No photo opportunities with lawmakers.
No scenes of photographers and reporters jockeying for position. No rush for live interviews on the cable networks.
It could have been a media circus - if the students wanted one. But they obviously did not.
"I only heard about their meetings after they happened," one colleague told me.
Like when this tweet suddenly appeared on Monday from House Democratic Leader Nancy Pelosi.
Asked about possible coverage of a meeting between one Democrat and the group of students on Tuesday, a press staffer had a simple explanation of why reporters weren't being told about the various meetings in the House and Senate.
"The students had asked us not to advise the meeting to press."
And so, the kids trooped around Capitol Hill on Monday and Tuesday, meeting with top leaders in both parties.
But most of that was seen only because of a photo here and there on social media.
Normally, a meeting like that would have drawn a crowded photo op, with photographers and reporters jockeying for position, or maybe a statement afterwards by those who had met with Speaker Paul Ryan.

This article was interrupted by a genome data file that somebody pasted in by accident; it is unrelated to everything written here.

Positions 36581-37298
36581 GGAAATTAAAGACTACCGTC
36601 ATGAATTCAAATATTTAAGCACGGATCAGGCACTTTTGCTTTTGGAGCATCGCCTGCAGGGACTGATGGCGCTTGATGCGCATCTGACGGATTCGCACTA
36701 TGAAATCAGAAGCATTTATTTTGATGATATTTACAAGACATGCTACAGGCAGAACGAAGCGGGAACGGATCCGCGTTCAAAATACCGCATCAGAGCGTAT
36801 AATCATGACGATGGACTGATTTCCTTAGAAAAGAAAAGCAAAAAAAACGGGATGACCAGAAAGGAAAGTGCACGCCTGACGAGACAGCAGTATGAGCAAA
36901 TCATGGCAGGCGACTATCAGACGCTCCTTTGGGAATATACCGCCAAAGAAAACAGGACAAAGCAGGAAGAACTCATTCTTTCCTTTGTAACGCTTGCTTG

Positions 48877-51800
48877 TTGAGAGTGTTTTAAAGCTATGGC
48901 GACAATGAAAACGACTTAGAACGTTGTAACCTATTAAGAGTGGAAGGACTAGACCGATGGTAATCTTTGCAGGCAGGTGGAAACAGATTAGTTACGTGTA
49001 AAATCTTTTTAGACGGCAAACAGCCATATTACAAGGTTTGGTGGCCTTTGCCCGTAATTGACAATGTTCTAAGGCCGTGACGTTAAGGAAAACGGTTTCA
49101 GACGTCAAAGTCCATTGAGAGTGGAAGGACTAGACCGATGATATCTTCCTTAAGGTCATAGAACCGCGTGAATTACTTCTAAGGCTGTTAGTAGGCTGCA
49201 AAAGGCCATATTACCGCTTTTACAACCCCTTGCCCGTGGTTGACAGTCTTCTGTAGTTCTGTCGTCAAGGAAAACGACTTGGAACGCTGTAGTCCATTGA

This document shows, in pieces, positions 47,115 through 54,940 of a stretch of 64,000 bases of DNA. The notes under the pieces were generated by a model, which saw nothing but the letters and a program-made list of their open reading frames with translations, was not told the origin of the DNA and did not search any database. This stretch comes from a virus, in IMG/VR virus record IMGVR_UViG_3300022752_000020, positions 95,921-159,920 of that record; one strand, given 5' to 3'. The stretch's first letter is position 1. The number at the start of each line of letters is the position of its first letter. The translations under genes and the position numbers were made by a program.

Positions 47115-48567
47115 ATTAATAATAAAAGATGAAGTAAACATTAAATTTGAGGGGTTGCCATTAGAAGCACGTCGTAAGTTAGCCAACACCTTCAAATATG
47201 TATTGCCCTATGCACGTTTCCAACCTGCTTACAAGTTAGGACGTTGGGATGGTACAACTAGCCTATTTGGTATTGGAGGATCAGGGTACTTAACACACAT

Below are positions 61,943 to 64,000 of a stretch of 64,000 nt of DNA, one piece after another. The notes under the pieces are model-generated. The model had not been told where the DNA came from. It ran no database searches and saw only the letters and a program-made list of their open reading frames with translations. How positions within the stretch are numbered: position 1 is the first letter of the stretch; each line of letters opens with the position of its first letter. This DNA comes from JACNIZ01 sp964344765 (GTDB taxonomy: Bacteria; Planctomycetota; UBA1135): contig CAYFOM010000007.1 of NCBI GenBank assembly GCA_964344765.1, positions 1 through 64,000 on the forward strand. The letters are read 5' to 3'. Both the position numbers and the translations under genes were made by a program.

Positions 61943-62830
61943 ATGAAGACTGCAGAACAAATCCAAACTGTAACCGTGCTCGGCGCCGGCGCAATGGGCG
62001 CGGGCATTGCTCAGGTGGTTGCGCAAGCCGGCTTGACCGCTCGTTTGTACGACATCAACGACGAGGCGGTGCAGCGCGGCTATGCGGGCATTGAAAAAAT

But on this lobbying trip for the students, there were no news conferences.
No statements for the TV cameras, which were just down the hall in the Capitol.
Even for their meetings with Florida lawmakers, most of those Congressional offices stayed quiet.
As the students wrapped up their Tuesday visits on Capitol Hill, it didn't seem like their visit had changed the dynamic on how best to deal with gun violence.
But their message had been heard.
"Their pleas were heartfelt, and we had a most constructive conversation," said Rep. Mark Sanford (R-SC).